On the lands in Secretary Zinke’s charge, oil and gas companies waste around $330 million worth of natural gas annually. That’s enough gas to meet the heating and cooking needs of 1.5 million American homes – or every home in Chicago.

Such waste on land administered by Interior’s Bureau of Land Management also results in the needless emission of methane, volatile organic compounds and hazardous air pollutants, all of which are threats to human health and the environment. Read More »

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When Trump’s agencies undermine small businesses supporting responsible energy

Every physician would tell you that regular check-ups are important for your health, to catch problems before they become big issues, and to let you know that everything is in working order. Regular check-ups are also important for the oil and natural gas industry, whose leading actors benefit from periodic site inspections for natural gas leaks, which let product go to waste and pollute the air our families breathe.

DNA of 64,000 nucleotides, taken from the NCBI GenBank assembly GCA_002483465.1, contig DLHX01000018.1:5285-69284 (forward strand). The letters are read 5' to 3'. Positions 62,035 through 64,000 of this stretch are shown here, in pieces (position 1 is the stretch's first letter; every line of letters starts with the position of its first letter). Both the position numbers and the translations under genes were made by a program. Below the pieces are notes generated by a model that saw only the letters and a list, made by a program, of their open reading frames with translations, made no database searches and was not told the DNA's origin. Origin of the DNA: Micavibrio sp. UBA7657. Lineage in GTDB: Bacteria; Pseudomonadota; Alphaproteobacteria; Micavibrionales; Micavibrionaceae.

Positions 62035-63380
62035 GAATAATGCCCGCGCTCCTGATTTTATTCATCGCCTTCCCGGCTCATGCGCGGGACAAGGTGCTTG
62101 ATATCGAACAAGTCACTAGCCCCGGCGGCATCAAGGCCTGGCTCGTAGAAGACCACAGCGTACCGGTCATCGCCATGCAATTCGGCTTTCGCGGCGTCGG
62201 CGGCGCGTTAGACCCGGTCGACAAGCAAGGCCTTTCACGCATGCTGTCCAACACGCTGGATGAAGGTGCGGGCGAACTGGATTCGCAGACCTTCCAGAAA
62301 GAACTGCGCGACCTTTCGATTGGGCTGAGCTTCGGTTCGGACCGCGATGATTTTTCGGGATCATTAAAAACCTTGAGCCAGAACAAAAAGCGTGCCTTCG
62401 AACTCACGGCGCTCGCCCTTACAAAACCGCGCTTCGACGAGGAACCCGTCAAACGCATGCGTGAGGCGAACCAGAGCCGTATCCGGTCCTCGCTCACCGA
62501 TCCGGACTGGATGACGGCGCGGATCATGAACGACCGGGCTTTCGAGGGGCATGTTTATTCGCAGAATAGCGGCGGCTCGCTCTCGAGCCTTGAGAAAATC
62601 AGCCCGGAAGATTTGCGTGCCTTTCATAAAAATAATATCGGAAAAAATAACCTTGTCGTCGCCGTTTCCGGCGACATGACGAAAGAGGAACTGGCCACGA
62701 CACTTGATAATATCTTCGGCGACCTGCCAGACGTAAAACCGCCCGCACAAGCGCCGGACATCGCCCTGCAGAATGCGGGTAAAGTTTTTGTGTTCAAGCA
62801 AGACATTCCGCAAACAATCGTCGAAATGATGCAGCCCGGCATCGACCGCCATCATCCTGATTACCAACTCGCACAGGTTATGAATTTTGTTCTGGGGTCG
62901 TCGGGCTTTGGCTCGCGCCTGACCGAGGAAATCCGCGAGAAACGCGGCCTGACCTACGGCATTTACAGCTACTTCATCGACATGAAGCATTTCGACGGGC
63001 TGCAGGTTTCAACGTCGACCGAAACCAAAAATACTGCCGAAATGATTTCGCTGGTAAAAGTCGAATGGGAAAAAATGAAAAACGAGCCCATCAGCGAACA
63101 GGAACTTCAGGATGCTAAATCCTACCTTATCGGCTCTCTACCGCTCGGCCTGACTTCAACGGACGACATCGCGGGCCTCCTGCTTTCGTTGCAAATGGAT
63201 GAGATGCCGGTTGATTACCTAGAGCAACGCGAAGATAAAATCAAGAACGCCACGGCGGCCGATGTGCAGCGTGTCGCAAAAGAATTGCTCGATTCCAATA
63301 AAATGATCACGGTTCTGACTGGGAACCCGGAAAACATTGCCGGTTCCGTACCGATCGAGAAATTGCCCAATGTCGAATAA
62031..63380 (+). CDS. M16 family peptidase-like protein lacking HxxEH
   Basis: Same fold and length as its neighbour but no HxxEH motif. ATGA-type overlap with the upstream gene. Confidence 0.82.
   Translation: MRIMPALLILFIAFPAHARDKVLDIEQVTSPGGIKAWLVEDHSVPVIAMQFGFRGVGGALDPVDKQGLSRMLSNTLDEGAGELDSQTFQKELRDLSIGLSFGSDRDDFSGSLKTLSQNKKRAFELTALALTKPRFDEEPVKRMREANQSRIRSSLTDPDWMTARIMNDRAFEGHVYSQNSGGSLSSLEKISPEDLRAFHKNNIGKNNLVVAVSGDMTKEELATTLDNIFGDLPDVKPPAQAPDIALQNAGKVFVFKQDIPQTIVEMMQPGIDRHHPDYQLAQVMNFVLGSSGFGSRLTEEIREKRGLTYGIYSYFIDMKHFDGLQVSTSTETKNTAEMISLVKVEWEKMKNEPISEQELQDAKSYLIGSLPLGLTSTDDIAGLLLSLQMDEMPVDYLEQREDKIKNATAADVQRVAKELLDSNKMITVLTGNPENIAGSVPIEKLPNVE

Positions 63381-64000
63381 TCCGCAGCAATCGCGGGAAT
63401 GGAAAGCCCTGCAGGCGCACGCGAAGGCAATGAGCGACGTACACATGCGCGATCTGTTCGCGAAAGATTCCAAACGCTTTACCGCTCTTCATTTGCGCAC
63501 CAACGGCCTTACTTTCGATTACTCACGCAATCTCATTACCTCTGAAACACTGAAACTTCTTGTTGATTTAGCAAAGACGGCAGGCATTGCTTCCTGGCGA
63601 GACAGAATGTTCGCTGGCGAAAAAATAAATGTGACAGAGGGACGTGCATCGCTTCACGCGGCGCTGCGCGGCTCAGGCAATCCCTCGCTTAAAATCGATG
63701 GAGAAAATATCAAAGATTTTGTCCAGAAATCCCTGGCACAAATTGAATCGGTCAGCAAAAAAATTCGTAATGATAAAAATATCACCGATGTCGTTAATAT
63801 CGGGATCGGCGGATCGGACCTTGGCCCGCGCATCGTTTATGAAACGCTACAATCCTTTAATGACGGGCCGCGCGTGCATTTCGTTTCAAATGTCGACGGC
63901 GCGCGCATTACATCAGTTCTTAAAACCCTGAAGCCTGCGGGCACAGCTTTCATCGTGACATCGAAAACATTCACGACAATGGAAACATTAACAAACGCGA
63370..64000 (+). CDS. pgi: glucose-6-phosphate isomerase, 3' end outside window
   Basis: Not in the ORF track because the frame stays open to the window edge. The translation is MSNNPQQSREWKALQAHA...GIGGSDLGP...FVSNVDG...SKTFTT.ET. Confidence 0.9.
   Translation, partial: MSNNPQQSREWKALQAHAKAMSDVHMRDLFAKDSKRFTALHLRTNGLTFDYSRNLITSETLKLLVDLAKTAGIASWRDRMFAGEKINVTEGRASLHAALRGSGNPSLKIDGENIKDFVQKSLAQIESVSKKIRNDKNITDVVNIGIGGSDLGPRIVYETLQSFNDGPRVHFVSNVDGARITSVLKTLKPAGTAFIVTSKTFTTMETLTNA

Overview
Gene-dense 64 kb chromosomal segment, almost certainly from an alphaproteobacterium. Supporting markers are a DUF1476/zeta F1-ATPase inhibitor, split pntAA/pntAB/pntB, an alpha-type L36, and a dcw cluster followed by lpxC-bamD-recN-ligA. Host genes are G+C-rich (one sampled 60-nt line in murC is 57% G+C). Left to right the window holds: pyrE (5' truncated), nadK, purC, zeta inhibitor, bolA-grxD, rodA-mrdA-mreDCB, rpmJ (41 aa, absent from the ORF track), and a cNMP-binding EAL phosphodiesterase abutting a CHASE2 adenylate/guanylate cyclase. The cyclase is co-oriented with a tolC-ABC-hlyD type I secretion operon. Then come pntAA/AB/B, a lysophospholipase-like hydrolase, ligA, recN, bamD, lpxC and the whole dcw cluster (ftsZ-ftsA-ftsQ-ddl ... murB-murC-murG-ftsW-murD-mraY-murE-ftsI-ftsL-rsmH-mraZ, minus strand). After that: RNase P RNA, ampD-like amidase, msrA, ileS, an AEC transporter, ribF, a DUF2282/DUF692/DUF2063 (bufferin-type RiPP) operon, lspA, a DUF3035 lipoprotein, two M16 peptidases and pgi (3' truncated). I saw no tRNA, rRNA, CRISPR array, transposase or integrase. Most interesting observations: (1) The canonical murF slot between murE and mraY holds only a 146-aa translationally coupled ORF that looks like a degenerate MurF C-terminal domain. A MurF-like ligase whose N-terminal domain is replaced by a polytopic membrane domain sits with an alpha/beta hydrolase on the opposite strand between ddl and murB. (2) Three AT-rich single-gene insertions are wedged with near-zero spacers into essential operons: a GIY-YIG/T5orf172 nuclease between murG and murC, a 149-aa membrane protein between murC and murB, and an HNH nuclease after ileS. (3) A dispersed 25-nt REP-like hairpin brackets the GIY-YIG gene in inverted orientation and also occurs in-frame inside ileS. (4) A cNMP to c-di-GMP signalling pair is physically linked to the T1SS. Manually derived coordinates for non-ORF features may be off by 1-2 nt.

Unfortunately, EPA Administrator Scott Pruitt slammed the brakes on these regular check-ups for methane emissions (the main component of natural gas), when EPA announced its intention to freeze for two years safeguards that include a national standard for twice annual leak detection inspections at new well pads. And mere hours later, the Bureau of Land Management suspended waste prevention standards on federal and tribal lands. While these actions might initially be popular among some in the oil & gas community in Texas, the long-term repercussions will be severe.

With commodity prices recovering and a wave of development expected in the Permian Basin, the leak detection requirements were to take effect in time to support responsible development of new resources. Read More »